Cigars

Recent increased publicity of cigar use by celebrities, the introduction of "cigar bars" and the sub-culture of cigar paraphernalia such as humidors and clippers have combined to create a glamorous aura around a deadly product.

The American Lung Association, long a crusader in the fight against lung disease and a staunch supporter of tobacco control, feels it is important to respond to common myths related to cigar use with facts:

Lungs
  • While lung cancer risk is lower for cigar smokers than cigarette smokers, the risk of lung cancer increases with more frequent cigar smoking and depth of inhalation.
  • Studies show that people who smoke at least three cigars a day and report moderate inhalation, experience lung cancer death at about two-thirds the rate of people who smoke one pack of cigarettes a day.
  • People who smoke at least three cigars a day are two to three times more likely to die of lung cancer than non-smokers.
  • Cigar smokers also have higher death rates from chronic obstructive pulmonary disease.
  • Heart Disease and Cancer
  • Cigar smokers also have higher death rates from heart disease, are four to ten times more likely to contract esophageal cancers, eight times more likely to contract oral cancer and ten times more likely to contract laryngeal cancers than nonsmokers.
  • The common practice of holding an unlit cigar in the mouth may also enable nicotine absorption.
  • Nicotine
  • Cigar smokers may spend up to an hour smoking a single large cigar that can contain as much tobacco as a pack of cigarettes. Thus, smoking even a few fat cigars could produce the same level of nicotine exposure as that experienced by a pack-a-day cigarette smoker.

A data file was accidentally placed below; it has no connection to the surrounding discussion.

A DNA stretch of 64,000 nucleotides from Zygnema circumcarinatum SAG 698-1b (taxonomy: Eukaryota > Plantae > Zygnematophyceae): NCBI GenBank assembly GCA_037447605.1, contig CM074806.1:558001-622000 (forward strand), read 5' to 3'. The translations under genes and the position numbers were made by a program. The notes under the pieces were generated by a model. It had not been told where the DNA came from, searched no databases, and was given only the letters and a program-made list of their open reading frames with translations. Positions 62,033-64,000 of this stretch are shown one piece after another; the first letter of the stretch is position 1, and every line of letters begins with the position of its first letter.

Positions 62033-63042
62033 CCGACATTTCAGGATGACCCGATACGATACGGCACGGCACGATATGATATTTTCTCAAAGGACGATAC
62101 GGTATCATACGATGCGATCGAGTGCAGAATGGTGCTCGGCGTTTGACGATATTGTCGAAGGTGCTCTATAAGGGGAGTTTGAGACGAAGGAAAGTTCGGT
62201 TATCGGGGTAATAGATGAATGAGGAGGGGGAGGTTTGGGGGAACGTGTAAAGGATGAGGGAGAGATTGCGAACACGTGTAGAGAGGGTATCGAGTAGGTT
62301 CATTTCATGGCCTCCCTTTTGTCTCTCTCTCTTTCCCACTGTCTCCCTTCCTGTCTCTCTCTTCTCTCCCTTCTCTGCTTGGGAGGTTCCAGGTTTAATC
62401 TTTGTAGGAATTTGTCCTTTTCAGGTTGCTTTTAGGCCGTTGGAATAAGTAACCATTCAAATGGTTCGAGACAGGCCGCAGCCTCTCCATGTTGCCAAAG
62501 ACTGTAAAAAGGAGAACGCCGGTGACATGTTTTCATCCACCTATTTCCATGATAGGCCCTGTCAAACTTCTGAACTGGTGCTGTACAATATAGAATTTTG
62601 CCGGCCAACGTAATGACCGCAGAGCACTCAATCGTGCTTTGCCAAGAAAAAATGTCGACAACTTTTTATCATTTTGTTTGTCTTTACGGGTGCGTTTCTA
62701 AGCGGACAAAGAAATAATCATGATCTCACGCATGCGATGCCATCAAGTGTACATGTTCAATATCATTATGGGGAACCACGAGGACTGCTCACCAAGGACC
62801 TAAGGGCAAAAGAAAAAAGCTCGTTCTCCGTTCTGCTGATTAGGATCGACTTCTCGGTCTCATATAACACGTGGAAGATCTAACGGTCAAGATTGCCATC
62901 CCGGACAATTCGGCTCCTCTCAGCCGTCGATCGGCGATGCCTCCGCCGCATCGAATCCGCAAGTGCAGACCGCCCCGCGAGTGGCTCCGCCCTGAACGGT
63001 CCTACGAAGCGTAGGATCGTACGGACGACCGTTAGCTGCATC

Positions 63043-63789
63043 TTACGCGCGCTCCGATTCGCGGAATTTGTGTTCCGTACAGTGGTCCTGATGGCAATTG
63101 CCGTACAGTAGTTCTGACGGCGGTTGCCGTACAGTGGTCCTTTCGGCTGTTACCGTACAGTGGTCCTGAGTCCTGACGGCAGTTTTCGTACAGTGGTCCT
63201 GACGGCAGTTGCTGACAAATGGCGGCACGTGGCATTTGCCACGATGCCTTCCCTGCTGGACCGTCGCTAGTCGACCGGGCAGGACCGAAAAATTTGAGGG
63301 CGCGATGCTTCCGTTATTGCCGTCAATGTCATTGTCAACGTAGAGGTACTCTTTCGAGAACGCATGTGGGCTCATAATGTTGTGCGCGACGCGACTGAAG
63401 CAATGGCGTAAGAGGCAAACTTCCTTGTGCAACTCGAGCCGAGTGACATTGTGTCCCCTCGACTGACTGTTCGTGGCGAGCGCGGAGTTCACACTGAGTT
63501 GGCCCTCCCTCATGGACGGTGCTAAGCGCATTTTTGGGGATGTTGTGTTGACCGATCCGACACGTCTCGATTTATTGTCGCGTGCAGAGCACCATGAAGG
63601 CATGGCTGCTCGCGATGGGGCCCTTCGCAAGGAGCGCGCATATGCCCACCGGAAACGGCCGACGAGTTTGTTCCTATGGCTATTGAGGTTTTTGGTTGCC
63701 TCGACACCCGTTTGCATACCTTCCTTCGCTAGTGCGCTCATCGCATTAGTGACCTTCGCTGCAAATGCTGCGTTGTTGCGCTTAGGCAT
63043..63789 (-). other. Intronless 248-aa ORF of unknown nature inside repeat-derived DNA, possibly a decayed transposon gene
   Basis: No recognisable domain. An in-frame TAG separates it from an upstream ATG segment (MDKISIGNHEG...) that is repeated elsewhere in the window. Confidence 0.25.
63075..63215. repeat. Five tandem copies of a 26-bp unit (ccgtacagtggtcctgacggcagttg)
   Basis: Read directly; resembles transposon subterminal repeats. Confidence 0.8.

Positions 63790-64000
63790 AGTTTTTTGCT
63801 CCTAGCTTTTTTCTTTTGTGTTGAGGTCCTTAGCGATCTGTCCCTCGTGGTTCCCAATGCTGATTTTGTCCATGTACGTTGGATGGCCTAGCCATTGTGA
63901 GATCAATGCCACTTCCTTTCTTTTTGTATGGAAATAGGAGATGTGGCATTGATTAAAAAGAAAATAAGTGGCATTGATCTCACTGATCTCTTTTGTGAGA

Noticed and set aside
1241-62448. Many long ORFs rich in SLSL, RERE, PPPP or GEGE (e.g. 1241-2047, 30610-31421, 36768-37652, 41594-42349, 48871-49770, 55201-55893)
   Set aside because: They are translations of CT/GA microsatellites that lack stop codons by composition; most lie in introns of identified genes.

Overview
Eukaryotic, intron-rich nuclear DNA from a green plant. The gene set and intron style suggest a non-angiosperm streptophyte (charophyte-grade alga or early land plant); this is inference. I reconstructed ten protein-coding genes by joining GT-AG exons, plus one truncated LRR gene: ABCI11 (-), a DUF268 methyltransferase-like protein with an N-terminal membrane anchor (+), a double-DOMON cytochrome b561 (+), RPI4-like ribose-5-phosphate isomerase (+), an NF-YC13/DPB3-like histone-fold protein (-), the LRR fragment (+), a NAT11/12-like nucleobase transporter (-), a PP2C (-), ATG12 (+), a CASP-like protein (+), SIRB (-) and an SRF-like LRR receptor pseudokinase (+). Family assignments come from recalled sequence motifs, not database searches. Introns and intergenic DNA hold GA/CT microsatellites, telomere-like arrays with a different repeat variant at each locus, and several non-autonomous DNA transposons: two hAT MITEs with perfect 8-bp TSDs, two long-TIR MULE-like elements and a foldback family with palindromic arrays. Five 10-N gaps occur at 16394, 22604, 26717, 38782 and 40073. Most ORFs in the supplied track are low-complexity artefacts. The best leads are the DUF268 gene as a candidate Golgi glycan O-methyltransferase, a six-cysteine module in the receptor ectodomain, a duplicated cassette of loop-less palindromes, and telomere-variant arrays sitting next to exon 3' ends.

• The common practice of holding an unlit cigar in the mouth may also enable nicotine absorption.
  • Secondhand Smoke
  • Cigars are a major source of secondhand smoke, which contains over 4,000 chemicals - 200 are poisons and 63 cause cancer.
  • Some Additional Facts
  • According to the U.S. Department of Agriculture Economic Research Service, cigar consumption hit an estimated 3.8 billion in 2001.
  • After seeing a dramatic increase in teen cigar smoking throughout the 80's and early 90's, cigar smoking among teens has decreased 30 percent since 1997.
  • In 2001, 15.2 percent of US high school students reported having smoked a cigar in the previous month. Male students (22.1 percent) were more likely than female students (8.5 percent) to smoke cigars.
  • In June of 2000, the Federal Trade Commission and seven of the USA's largest cigar makers made a deal to require warnings on cigar packages and in advertisements.
  • Source: American Lung Association, 2002